Two years ago I would have given anything for the last couple days.
I was living in Kenya then, discovering a new country and trying to find myself. Those six months in Nairobi were an unforgettable and oh-so-important time in my life, but they were also very lonely. I didn't know many people and I spent much of my days in quiet solitude, writing. I spent the rest of them baking.
One of the very few cookbooks I brought with me was Rebecca Reilly’s Gluten-Free Baking. I swear that cookbook saved my life. Or my sanity, to be exact. There’s only so much self-reflection one can take before starting to go a little nuts around the edges. And so, when I couldn’t take it anymore, I found myself in the kitchen.
I spent practically every day of those six months writing in the morning and baking in the afternoon. By 3pm, if you happened to drop by, you would find me covered in some sort of gluten-free flour, dancing (probably to the beat of Mamamia!), and baking anything from muffins to scones to biscotti...to, of course, pie.
It was in the late afternoon light of that African kitchen that I discovered my first truly delicious gluten-free crust. Straight from Rebecca Reilly's book, this crust is an all-around winner, working beautifully with both sweet and savory dishes. I once made a quiche with this crust and was told by someone who didn't know it was gluten-free that it was the best crust he'd ever had. I'm not kidding. If you don't have Rebecca Reilly's book, you should get it. The woman knows what she's talking about.
I loved those long hours spent in that white-tiled kitchen, hands covered in butter and flour, lost in my own little world. I loved the creativity, the experimenting, and the discoveries that came from trying new things. I loved it all.
Except when the holidays rolled around.
The Thanksgiving and Christmas holidays have always been particularly special to me. Not because of all the food and presents (although those are wonderful too), but because of the time spent with family. Growing up, Mom always worked relentlessly to make the holidays special. And to her, that meant everyone working together. On Thanksgiving morning, she would gather the whole family in the kitchen and start handing out tasks and potato peelers. We would sit around the kitchen table, listening to music, talking, teasing, and laughing as we prepped and cooked together. In the weeks leading up to Christmas, we would spend entire weekends baking together, filling the house with the intoxicating smell of cinnamon and cloves.
And so, two years ago, thousands of miles away alone in my kitchen in Kenya, this time of year was difficult, to say the least. I would have given anything to be in the kitchen cooking and baking, my mother next to me. Which is why I would have given anything for the last couple of days.
This Thanksgiving morning found me and my family in the kitchen, coffee in hand, ready for the day. Side by side, we sang to music and laughed as we worked, preparing mountains of food to share with each other and close friends. It was a day of warmth, joy, and love.
It was exactly what the holidays are all about.
I'm thankful to be home.
Gluten-Free Crust, from Gluten-Free Baking by Rebecca Reilly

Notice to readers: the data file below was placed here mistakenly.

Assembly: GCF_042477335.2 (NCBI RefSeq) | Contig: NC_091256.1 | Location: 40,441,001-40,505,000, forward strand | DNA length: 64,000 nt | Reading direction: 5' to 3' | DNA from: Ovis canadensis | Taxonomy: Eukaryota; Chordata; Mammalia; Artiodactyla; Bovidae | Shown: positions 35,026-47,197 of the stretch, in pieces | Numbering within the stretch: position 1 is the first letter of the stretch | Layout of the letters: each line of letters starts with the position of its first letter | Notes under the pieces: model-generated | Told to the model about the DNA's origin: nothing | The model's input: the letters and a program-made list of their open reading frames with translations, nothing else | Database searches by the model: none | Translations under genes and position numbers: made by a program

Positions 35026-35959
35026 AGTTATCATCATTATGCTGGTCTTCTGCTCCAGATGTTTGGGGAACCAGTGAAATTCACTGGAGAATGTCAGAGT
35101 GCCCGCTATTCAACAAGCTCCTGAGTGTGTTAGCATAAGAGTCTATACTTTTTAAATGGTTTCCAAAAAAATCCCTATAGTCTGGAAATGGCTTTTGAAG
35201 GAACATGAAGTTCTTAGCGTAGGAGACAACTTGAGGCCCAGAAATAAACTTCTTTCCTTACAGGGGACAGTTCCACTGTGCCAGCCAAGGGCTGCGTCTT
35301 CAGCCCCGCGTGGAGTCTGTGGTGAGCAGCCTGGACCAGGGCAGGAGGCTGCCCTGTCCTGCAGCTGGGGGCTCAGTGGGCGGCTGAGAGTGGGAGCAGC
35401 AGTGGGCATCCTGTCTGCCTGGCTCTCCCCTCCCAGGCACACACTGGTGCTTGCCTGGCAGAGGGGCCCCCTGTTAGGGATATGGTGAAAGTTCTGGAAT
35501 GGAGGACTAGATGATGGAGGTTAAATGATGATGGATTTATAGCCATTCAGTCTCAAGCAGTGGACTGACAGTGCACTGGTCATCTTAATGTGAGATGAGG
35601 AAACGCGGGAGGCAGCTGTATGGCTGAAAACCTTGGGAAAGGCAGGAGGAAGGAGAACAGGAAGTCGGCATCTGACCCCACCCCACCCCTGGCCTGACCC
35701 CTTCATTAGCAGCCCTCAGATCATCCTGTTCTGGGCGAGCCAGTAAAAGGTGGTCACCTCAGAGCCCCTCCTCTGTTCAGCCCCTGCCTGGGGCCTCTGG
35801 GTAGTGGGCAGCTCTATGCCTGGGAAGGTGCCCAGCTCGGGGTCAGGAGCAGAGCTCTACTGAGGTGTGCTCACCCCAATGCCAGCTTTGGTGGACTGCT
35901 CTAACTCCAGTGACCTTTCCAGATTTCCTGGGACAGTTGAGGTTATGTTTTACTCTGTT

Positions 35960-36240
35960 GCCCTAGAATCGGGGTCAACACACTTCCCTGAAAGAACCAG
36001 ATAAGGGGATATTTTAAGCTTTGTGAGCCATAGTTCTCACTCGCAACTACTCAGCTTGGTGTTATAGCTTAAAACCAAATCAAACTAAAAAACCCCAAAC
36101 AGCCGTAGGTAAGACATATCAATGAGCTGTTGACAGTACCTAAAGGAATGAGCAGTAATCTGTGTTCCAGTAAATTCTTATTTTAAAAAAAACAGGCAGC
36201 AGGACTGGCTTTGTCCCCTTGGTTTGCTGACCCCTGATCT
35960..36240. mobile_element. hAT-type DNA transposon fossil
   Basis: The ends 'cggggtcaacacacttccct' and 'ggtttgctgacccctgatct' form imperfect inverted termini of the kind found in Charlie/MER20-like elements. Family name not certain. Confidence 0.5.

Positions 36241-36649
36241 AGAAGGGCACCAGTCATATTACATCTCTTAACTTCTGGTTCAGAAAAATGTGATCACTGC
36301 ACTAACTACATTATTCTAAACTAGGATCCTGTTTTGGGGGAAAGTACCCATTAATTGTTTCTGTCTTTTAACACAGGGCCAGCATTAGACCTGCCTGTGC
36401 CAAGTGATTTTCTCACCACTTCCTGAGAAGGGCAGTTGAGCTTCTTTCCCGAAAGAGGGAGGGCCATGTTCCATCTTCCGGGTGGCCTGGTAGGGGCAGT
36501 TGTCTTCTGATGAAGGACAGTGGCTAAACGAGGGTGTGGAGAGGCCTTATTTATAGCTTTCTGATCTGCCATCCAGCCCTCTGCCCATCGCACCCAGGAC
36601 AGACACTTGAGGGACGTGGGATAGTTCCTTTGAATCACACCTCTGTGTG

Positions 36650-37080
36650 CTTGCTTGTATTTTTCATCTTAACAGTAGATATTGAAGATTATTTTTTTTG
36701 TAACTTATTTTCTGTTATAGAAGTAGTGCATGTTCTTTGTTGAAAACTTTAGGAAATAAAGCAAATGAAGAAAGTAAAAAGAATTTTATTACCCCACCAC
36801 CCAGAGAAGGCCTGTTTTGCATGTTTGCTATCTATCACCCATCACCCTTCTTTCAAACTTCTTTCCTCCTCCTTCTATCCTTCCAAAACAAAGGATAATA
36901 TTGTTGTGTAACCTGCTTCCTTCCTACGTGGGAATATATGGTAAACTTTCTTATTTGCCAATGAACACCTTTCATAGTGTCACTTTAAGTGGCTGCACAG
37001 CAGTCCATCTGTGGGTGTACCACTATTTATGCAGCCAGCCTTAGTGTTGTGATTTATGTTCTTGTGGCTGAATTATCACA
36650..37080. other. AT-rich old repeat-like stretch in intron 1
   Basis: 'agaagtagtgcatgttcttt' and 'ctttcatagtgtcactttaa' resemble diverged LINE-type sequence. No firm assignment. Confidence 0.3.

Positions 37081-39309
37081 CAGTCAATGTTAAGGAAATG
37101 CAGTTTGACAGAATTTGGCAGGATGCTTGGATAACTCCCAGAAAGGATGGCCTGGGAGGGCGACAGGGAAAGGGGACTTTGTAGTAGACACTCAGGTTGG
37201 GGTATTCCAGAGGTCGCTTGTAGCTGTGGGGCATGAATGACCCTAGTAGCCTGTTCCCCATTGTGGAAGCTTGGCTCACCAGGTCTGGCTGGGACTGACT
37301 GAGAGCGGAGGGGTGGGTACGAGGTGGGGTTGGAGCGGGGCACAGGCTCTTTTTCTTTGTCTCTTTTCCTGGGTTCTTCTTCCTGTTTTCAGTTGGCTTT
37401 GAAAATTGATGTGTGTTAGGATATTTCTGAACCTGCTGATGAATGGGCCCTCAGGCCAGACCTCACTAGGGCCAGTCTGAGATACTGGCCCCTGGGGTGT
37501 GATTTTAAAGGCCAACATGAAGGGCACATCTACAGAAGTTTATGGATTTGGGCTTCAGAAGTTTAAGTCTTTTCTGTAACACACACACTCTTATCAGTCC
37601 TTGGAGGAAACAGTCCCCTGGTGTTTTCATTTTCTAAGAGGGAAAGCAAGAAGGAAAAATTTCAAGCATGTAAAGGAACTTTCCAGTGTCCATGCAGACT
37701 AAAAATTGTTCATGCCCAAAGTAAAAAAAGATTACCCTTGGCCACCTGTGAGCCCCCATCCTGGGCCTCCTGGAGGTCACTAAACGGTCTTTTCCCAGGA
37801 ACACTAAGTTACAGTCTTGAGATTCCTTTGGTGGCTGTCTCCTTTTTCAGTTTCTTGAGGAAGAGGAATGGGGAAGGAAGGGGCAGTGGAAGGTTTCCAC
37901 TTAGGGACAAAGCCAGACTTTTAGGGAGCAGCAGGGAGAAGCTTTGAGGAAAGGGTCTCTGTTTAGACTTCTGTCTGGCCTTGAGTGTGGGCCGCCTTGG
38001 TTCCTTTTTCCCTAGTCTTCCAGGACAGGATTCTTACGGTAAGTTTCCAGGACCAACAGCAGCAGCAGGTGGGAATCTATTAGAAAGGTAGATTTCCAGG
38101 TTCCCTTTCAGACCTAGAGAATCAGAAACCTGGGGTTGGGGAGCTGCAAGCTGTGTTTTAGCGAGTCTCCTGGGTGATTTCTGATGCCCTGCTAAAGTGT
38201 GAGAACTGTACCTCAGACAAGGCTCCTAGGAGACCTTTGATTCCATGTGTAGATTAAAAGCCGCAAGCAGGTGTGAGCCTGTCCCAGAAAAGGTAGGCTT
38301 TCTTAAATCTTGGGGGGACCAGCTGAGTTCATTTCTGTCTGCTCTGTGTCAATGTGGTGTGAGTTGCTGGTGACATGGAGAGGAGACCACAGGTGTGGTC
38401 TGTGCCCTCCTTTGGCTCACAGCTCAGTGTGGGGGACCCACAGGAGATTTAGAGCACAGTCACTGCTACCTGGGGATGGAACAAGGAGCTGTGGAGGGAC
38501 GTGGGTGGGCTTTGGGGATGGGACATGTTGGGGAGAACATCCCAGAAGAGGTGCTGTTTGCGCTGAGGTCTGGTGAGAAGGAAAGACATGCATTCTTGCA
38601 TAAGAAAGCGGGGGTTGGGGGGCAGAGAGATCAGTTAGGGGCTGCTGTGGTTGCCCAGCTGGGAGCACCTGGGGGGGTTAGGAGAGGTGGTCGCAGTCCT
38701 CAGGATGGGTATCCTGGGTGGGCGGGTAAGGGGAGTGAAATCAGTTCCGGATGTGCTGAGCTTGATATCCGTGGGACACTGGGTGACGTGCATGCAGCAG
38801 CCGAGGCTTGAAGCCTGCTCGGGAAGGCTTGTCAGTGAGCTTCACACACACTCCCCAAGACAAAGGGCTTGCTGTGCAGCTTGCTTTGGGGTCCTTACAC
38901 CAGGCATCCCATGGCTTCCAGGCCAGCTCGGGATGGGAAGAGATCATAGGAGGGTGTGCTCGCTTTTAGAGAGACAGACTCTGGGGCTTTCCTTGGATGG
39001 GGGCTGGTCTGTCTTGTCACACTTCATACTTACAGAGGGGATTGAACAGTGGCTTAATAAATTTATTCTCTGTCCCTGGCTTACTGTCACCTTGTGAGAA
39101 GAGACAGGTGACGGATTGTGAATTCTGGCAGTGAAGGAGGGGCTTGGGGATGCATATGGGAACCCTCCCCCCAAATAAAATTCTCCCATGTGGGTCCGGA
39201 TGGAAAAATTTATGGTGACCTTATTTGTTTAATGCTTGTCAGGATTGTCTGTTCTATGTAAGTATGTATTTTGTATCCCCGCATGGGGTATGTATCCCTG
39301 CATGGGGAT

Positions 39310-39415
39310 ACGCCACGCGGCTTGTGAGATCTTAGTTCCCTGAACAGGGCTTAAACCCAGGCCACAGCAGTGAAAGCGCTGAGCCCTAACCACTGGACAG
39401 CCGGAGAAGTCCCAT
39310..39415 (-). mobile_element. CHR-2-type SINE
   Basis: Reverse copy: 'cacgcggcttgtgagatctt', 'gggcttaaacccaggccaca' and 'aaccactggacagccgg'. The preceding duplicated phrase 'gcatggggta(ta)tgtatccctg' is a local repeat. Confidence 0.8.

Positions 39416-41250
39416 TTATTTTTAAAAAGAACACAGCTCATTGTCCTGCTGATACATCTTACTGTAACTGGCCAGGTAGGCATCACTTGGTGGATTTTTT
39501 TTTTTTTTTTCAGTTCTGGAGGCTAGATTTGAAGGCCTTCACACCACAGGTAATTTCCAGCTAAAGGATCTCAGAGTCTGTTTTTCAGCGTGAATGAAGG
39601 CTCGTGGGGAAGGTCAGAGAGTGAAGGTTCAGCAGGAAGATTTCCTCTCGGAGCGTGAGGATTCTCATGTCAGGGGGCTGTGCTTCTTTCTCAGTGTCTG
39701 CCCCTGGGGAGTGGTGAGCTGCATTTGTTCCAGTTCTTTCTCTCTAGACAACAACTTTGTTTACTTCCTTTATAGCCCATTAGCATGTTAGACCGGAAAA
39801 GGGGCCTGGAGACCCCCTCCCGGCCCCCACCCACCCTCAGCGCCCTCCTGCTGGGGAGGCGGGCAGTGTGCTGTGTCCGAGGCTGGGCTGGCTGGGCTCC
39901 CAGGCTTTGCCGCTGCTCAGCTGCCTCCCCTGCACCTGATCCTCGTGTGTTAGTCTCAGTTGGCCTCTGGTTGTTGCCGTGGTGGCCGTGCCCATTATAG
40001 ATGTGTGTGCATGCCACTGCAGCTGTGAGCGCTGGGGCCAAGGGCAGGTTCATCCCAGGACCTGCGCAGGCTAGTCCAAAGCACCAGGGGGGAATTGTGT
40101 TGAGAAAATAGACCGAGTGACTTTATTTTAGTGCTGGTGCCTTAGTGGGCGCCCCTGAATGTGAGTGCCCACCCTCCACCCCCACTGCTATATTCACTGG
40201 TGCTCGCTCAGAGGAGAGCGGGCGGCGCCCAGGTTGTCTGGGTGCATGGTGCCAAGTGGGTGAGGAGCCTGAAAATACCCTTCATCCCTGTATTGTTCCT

1 cup Basic Gluten-Free Mix (see recipe below)
2 tablespoons sweet rice flour
1 1/2 teaspoons sugar (omit if using crust for savory foods)
1/4 teaspoon salt
6 tablespoons cold unsalted butter
1 tablespoon lemon juice or cider vinegar
Mix the gluten-free mix, the sweet rice flour, the sugar, and the salt in a bowl. Cut up the butter into little chunks and work them into the dry ingredients with your hands to form a coarse meal. Make a well in the center of the bowl and break the egg into it. Add the lemon juice to the egg and work both into the dry ingredients with a fork until well combined. Form the dough into a ball or flat cake at the bottom of the bowl, cover with plastic wrap, and refrigerate for 10 to 15 minutes (or up to a couple hours if you want to prepare the dough in advance) until it is hard enough to work with (if the dough is too warm, it will be soft and difficult to roll out).
Roll the dough out between two sheets of wax paper. Once rolled out, peel off the top sheet and flip the dough into a greased 9-inch pie pan. Peel off the other layer of wax paper, and form the dough into a pie crust, fluting the edges.
To prebake the crust, preheat the oven to 400ºF. Poke holes in the bottom of the crust with a fork. Bake for 12 to 15 minutes, until golden brown.
Makes one 9-inch pie crust.
Basic Gluten-Free Mix
2 cups brown rice flour
2/3 cup potato starch
1/3 cup tapioca starch
Mix all ingredients together and store in an airtight container.
Makes about 3 cups flour.
Pumpkin Pie Filling
I made this pie with pie pumpkins (pictured above), but it is just as delicious with canned pumpkin. If using pumpkin that you cooked yourself, you may need to add an additional egg than what the recipe calls for. Mine was more liquid than usual, so I added another egg and it did the trick.
1 1/3 cup mashed pumpkin
1/2 teaspoon salt
1 3/4 cups milk
2/3 cup brown sugar
2 tablespoons sugar
1 1/4 teaspoons cinnamon
1/2 teaspoon ginger
1/2 teaspoon nutmeg
1/4 teaspoon cloves
Preheat oven to 425ºF.
Mix all ingredients together with a whisk until well blended. Pour into pie crust and bake for 45-55 minutes. This makes a lot of filling, so you may have enough to bake a little dish of it on the side.
This filling is also delicious on its own without a crust, so if you're in the mood for pumpkin custard or pudding, omit the crust!